Leo Hamel Fine Jewelers- Celebrate Your Life at Leo's!
Leo Hamel watches family assemble a puzzle in scene from TV commercial. Photo via YouTube.com

“Today jeweler Leo Hamel — also a Republican — pulled nomination papers at the Registrar of Voters, with just days to spare before this Friday’s filing deadline,” said a post on sdrostra.com, a conservative blog.

“Hamel, a well-known face on local TV with his Leo Hamel Fine Jewelry ads, often including his family, has long been considered a potential East County candidate.”

Santee Mayor Randy Voepel was considered the front-runner to succeed termed-out Brian Jones in the East County district.

In a comment posted late Tuesday night, Eric Andersen said: “To say Leo is passionate about limited government and free markets would be an understatement. Very few are more passionate than myself. He might be one. There is a bold color before us. No pale pastel here.”

Andersen said Hamel, 59, would appear at a Republican Liberty Caucus event Thursday. (The group’s site says it meets at Giovanni’s Italian Restaurant at 9353 Clairemont Mesa Blvd.)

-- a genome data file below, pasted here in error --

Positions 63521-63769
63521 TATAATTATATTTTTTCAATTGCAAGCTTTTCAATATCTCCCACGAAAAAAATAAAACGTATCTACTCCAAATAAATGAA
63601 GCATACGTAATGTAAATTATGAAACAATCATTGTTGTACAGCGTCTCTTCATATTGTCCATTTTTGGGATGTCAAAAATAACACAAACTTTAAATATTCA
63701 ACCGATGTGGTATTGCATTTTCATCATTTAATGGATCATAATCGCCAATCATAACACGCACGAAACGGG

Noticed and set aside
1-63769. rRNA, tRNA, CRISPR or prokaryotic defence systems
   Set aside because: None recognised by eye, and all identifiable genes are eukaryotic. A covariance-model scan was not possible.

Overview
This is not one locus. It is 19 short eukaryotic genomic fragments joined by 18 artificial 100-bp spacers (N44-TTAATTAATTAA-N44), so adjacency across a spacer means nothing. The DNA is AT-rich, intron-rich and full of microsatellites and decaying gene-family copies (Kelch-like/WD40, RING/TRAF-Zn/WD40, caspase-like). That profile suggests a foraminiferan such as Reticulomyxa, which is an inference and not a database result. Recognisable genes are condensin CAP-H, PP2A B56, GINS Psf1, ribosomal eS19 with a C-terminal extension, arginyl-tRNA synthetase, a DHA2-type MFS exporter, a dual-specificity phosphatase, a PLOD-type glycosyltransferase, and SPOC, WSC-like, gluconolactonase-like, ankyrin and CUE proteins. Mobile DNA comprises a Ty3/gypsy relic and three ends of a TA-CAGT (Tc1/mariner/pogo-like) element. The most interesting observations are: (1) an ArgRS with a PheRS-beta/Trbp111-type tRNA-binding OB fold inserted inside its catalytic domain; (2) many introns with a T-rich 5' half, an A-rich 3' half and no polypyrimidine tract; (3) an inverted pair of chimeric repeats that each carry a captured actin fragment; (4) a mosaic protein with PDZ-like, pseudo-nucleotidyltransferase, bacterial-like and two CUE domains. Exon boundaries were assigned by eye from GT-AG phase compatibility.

In a 2008 Ranch and Coast magazine profile, Hamel is said to have started his company in 1980 “with fine estate jewelry, mint condition pre-owned watches and competitive prices on loose diamonds and engagement rings.”

Hamel, with a a half-dozen stores in the county, was called San Diego’s largest buyer of pre-owned jewelry, scrap gold, coins, sterling silverware and fine watches.

His LinkedIn profile says Hamel worked out of a briefcase after a short-lived stint selling jewelry in San Diego’s largest department store.

“Leo was fired several times for bending the rules to give his customers a better shopping experience,” the profile said, “but was always rehired for being the top salesman. His boss at the time ‘suggested’ that he start his own business. So with $125 in his pocket, he ventured out on his own.”

In March 2012, Hamel sued his partner in a La Mesa private school on Jackson Drive called Day-McKellar Prep School. He sought close to $500,000 that he said Cara Day-McKellar owed him as a stake in the closed school.

In February 2014, San Diego Superior Court Judge Timothy Taylor dismissed the case, saying both sides failed to appear at the previous two hearings.